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270 Crossing Lights 2010-08-20

modern crosswalk lights

In today's new urban world there is a push toward being green. A major focus of the changes is in green transportation. What greener transportation can there be than riding a bicycle or walking?

Nashville, under Mayor Purcell and continuing with Mayor Dean, has begun to pay attention to sidewalks, bike lanes, and multi-use paths (greenways). Great progress has been made with the infrastructure and hopefully with code amendments to make the city kinder to alternative transportation. The mayors want to make the cities more walkable and more livable.

However, there seems to be some other issues that haunt quickly changing cities like Nashville - the residents.

For example...

Wednesday, I was running on a sidewalk along a busy urban street. A bicyclist came up beside me and I acknowledge the rider. We were not far from a major intersection and began crossing the street together.

Nashville has recently installed the new pedestrian crosswalk lights at most intersections. The lights change from a light colored walker icon - indicating it is okay to cross, to a blinking orange hand and an accompanying number value, and finally to a stop hand.

As we started across the street, the light had begun the transition between the go and stop phases. We had twelve seconds to cross.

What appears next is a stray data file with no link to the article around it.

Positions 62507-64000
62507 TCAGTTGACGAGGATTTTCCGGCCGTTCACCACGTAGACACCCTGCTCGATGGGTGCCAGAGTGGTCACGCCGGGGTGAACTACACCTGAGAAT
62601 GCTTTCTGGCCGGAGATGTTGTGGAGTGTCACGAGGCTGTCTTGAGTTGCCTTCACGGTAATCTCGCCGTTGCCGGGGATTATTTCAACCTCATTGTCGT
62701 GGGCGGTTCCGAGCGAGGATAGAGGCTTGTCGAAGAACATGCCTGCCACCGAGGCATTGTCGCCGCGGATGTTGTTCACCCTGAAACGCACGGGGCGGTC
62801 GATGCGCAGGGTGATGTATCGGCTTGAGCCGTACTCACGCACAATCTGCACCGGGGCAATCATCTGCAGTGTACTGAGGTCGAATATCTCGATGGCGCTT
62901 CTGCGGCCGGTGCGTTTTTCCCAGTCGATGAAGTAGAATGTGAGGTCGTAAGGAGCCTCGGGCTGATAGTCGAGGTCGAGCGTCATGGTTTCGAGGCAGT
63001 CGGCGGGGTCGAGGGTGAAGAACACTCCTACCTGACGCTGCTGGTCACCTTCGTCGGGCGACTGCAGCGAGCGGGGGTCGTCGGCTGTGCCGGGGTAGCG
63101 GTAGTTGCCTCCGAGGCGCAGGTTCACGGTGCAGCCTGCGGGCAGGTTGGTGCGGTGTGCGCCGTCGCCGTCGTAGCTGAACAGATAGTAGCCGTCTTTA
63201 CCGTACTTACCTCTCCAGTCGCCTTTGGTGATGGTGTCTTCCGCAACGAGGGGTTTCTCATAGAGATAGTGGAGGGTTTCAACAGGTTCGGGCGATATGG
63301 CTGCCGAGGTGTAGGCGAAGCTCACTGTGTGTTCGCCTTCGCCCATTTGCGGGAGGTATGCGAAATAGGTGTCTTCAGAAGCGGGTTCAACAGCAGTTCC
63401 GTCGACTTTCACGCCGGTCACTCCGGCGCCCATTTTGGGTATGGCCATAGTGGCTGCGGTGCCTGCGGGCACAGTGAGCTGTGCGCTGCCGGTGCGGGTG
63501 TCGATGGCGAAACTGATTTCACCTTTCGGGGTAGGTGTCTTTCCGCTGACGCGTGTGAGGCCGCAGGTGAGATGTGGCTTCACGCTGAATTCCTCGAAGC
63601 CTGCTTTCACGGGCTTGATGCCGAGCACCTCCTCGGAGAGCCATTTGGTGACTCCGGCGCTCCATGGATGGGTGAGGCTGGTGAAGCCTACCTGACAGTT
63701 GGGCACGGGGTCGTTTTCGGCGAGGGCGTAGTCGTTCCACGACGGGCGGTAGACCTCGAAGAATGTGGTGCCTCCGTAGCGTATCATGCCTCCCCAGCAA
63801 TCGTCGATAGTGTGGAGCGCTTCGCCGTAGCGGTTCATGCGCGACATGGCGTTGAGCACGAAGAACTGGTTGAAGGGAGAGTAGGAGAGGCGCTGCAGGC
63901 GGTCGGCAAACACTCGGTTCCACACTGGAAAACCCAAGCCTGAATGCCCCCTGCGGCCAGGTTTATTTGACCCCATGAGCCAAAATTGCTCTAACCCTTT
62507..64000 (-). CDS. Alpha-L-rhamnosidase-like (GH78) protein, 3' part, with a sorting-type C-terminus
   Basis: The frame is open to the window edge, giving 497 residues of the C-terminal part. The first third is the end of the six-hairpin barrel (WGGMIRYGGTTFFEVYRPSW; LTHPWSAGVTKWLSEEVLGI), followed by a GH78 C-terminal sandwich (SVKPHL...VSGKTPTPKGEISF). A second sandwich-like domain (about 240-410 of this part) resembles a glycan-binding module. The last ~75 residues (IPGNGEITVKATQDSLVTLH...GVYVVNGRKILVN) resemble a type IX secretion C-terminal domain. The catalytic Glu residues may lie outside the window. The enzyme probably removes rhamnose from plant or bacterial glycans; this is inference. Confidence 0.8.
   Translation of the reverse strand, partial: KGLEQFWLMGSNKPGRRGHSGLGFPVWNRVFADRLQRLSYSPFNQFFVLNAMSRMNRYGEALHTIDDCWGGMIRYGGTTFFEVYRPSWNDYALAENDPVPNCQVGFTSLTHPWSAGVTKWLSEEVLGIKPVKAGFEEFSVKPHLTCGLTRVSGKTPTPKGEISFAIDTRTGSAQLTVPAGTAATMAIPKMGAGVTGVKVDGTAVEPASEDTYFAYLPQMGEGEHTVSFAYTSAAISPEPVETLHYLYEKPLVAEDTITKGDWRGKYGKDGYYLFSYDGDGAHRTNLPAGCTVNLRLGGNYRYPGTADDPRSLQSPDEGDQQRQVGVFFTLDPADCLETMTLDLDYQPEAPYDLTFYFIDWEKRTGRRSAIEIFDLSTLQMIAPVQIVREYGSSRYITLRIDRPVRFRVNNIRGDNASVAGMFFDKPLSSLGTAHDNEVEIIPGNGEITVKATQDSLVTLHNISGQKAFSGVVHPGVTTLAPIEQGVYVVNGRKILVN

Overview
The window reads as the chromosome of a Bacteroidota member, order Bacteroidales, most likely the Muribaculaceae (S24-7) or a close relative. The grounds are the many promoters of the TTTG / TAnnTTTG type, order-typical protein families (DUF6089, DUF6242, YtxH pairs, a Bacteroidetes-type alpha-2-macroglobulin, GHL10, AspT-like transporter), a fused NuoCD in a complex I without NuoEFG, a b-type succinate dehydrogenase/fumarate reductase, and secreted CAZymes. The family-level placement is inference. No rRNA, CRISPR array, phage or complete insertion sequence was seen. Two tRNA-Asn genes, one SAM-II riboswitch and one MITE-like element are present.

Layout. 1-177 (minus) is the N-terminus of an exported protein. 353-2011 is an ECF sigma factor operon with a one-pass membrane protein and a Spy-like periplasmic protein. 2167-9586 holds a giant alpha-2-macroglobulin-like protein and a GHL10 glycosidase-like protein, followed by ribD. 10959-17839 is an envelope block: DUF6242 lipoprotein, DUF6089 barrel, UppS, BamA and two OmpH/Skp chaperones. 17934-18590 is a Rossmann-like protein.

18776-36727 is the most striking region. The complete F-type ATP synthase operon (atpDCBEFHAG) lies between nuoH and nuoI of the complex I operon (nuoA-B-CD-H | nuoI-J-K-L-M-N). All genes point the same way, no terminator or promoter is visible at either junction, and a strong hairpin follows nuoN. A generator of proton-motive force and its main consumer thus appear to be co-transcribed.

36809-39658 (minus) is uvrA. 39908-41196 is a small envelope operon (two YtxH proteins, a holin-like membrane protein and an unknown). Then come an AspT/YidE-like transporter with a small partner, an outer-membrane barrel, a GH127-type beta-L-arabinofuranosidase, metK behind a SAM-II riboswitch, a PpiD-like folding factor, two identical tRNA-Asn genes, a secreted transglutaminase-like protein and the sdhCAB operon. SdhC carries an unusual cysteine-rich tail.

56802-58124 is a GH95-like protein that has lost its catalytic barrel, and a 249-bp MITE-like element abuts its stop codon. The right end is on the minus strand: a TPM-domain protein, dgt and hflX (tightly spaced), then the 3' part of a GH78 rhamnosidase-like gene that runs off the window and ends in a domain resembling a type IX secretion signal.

Suddenly, a vehicles horn blasted us and a large pickup truck turned right cutting us off. The driver stopped his vehicle in the crosswalk - no one was in front of him. He rolled down the window and proceeded to yell insisting that we were crossing the street illegally.

We only had four seconds to finish our crossing so we crossed behind the truck and quickly to the other side of the street. The light still had not turned red. The bicycle rider and I were both dumbfounded. We shared similar experiences and then he rode off. His parting words were, "that's why they voted to let us carry guns into bars!"

Ha! I laughed for the next few blocks.

The city can build great paths, improve the sidewalks, install new crosswalk lights, stripe new bike lanes; but without public education it is still not a great place to walk, run, or ride a bicycle. In 2009 Nashville was rated as number 2 on The Top 10 Least Walking-Friendly Cities in America list. the city is working hard on improving our walkability status; but it takes more than improving the infrastructure to make the streets safe. The public must also change. The city needs public education and awareness programs.

In my example, maybe the driver was having a bad day. Maybe he was from out of town and did not know how to read the crosswalk lights. You know, it really does not matter. His behavior was just plain unacceptable. Luckily, he did not hurt anyone.


Happy safe urban trails.


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